I know from experience how the smallest things can sometimes trigger a reaction in me that may seem irrational to others. It’s usually because I am struggling with everything and find I need more time to process things before I can get my thoughts together.
- Don’t give up on people who don’t want to join in Christmas festivities. Continue to invite them to your online drinks and quizzes etc but try not to take it personally if they do not accept the invite.
I know from experience that attending Christmas festivities can be overwhelming. It’s not that I want to be unsociable, it’s just that I cope better if I don’t have to attend them. Thankfully I have friends who understand I won’t be able to attend, but they still invite me along to keep me close.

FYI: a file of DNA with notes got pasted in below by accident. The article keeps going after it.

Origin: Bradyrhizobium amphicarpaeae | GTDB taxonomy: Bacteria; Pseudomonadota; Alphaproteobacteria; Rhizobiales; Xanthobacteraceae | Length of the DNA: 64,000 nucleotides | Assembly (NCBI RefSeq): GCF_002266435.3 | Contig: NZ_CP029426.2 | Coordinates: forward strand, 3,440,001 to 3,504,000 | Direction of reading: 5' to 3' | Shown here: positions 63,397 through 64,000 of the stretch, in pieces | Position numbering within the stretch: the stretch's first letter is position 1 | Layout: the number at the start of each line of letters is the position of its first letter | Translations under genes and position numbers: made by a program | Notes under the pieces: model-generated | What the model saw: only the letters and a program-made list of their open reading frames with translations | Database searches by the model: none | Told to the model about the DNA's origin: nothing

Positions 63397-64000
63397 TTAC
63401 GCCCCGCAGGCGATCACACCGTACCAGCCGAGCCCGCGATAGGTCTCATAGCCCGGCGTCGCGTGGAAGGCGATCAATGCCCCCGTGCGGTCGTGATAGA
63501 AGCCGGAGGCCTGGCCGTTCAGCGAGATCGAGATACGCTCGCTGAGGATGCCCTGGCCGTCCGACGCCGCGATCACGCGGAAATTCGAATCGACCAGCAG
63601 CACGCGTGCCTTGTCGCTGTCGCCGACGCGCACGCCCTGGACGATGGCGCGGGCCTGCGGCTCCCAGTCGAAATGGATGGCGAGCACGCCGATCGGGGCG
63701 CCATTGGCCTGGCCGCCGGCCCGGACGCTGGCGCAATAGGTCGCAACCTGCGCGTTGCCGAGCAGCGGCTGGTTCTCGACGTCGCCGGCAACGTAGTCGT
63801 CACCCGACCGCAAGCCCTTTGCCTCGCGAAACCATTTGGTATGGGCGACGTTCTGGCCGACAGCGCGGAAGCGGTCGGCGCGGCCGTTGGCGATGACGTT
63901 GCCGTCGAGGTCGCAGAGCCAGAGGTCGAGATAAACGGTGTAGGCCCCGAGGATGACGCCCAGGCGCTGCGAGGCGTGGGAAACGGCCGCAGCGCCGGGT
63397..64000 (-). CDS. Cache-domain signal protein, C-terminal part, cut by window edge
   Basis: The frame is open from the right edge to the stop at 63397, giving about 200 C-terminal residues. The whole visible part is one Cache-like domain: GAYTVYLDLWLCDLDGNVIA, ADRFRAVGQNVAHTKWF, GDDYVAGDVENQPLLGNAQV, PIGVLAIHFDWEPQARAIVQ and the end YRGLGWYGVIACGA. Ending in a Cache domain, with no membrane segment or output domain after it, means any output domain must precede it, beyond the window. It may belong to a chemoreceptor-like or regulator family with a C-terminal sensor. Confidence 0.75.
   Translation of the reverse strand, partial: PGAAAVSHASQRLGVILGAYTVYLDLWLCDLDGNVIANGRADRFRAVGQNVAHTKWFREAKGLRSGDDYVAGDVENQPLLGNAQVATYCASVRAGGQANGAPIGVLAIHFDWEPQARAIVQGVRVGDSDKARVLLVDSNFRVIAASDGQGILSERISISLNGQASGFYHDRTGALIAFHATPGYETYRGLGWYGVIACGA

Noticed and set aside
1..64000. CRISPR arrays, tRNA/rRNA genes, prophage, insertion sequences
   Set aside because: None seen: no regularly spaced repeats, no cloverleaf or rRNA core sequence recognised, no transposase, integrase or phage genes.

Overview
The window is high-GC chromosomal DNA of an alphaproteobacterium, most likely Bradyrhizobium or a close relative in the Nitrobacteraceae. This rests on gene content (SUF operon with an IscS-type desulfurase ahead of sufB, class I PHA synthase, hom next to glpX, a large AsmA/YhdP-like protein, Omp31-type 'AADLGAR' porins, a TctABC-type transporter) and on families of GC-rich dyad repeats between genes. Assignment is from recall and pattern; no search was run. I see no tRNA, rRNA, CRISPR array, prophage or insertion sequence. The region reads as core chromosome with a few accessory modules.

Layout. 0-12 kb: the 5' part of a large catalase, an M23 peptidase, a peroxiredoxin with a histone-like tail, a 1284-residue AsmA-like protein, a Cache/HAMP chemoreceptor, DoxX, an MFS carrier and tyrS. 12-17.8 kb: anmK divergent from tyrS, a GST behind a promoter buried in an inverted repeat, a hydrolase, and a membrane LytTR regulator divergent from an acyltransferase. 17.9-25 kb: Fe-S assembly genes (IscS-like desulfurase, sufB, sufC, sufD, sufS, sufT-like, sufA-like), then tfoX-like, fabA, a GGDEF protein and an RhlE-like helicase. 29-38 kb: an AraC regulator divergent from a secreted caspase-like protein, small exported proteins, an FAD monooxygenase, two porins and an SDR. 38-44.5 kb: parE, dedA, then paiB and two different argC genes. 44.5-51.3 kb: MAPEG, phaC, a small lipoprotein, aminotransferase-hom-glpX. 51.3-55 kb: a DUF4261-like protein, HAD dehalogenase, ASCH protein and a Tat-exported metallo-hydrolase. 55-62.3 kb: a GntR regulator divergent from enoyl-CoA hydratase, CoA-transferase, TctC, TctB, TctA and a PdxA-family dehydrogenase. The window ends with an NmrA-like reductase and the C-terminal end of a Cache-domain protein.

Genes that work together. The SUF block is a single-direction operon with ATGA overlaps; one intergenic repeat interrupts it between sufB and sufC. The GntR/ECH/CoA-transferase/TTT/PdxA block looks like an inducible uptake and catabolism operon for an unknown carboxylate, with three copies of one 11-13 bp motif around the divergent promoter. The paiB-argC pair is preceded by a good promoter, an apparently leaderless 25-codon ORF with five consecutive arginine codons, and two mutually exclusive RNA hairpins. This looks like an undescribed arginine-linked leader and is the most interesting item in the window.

- Sometimes answering ‘Are you ok?’ can be very daunting and difficult to do. If you feel someone isn’t answering honestly, try not to give up on them and reassure them that you are there for them if they want to talk or need support.
I know from experience that saying ‘yeah I’m fine’ is easier to say than ‘I’m struggling’. I really appreciate being asked. It can give you the reminder you need that others care about you.
There is so much more I could say but I hope I have been able to put across some of the thoughts and feelings that I and others have around “the joys of Christmas”, but even though I am finding it all a bit difficult this year, I do still and have always believed in the true meaning of Christmas, so I would like to take this opportunity to wish you and your families a safe and Merry Christmas and a very Happy and Healthy 2021!